CAIR: Who Shapes Candidates’ Foreign Policy Opinions?


Lawrence Korb, now working for Sen. Barack Obama, doesn't like the way American foreign policy has been conducted by George W. Bush.
In an interview last fall, Rep. Peter King complained that "we have too many mosques in this country." That caused a stir, especially since the New York Republican is among those advising presidential candidate Rudy Giuliani on foreign affairs.
King denied his remarks were Islamophobic. But they left some wondering what kind of advice he might give Giuliani on dealing with Iran and other Muslim countries.
"It's a big concern for us," says Corey Saylor, legislative director of the Council on American-Islamic Relations.
Former chairman of the House Committee on Homeland Security, King is among an often overlooked group of players in presidential campaigns - the foreign policy advisers. This year's bumper crop includes think-tank scholars, TV pundits, a Pulitzer Prize-winning expert on genocide advising Sen. Barack Obama and ex-secretaries of state (Madeleine Albright for Sen. Hillary Rodham Clinton and Colin Powell, Henry Kissinger, George Shultz and Alexander Haig for Sen. John McCain).
"A lot of these people are going to give a lot of different advice and a lot of it will be ignored," says Dennis Jett, dean of the University of Florida's International Center.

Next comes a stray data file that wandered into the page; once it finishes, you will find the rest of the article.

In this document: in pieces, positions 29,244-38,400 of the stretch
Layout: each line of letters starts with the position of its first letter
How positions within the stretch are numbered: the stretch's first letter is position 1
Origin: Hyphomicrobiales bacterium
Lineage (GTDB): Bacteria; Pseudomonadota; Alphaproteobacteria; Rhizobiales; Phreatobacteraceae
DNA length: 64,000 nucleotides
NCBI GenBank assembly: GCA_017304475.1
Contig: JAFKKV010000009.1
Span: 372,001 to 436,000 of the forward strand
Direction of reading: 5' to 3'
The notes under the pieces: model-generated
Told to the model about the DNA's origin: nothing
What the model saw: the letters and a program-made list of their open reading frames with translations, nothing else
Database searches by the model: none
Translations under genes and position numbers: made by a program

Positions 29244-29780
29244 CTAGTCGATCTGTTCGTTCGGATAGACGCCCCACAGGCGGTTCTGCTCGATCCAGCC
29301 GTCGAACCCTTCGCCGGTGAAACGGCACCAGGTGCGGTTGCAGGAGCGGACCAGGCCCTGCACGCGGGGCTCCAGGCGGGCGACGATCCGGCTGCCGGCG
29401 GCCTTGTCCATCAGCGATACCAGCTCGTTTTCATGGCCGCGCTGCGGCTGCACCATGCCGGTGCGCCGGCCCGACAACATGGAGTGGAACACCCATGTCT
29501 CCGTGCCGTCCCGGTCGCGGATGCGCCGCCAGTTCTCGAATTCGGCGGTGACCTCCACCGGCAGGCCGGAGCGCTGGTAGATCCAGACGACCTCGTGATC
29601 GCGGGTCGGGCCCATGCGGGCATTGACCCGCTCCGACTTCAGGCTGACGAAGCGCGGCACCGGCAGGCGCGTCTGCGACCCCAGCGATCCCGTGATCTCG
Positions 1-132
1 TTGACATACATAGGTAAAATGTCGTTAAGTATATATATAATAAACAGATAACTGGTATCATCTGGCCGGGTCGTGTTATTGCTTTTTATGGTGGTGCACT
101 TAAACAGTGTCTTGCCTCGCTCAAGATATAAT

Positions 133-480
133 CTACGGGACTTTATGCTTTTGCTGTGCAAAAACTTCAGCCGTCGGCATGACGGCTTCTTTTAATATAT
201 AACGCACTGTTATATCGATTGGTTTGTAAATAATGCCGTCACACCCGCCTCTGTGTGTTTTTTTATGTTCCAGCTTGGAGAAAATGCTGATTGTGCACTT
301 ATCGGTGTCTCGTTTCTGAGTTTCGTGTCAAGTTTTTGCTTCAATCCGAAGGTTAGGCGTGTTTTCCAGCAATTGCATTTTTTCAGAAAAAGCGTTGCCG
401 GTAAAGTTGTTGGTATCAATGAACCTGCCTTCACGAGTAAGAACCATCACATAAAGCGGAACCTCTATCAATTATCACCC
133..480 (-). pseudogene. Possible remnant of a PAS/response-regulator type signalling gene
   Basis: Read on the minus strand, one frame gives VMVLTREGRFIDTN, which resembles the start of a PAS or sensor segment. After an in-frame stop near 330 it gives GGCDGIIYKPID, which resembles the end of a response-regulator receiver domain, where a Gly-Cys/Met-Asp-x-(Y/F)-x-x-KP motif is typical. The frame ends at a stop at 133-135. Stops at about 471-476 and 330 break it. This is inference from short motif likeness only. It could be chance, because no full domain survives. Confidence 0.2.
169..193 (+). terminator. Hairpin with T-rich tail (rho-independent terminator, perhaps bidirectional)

Still, the advisers often say much about the way candidates would approach foreign affairs if elected. And in an era when Iraq, Iran and Pakistan will severely test a president's mettle, advisers are getting more scrutiny than usual.
By far the most controversial team is that of Giuliani, New York City's mayor at the time of the Sept. 11 attacks. With a campaign heavily based on defeating Islamic terrorism, he has amassed a group of hawkish advisers who, as the New Yorker put it, "got Iraq spectacularly wrong (and) seem determined to make up for it by doing the same thing in Iran."
Among those in Giuliani's camp are historian Daniel Pipes, who predicted that war with Iraq would reduce terrorism, and writer Norman Podhoretz, who is urging the United States to attack Iran.
The latter's writings have raised such concern that Giuliani's chief foreign policy adviser, Yale professor Charles Hill, has tried to downplay them. "This is not the view of Mayor Giuliani," Hill told National Public Radio.
Others remain skeptical. "He has people who are obviously famous for being pro-Israeli and anti-Islam, anti-Iran," says Hooshang Amirahmadi, director of Middle Eastern Studies at Rutgers University.

 


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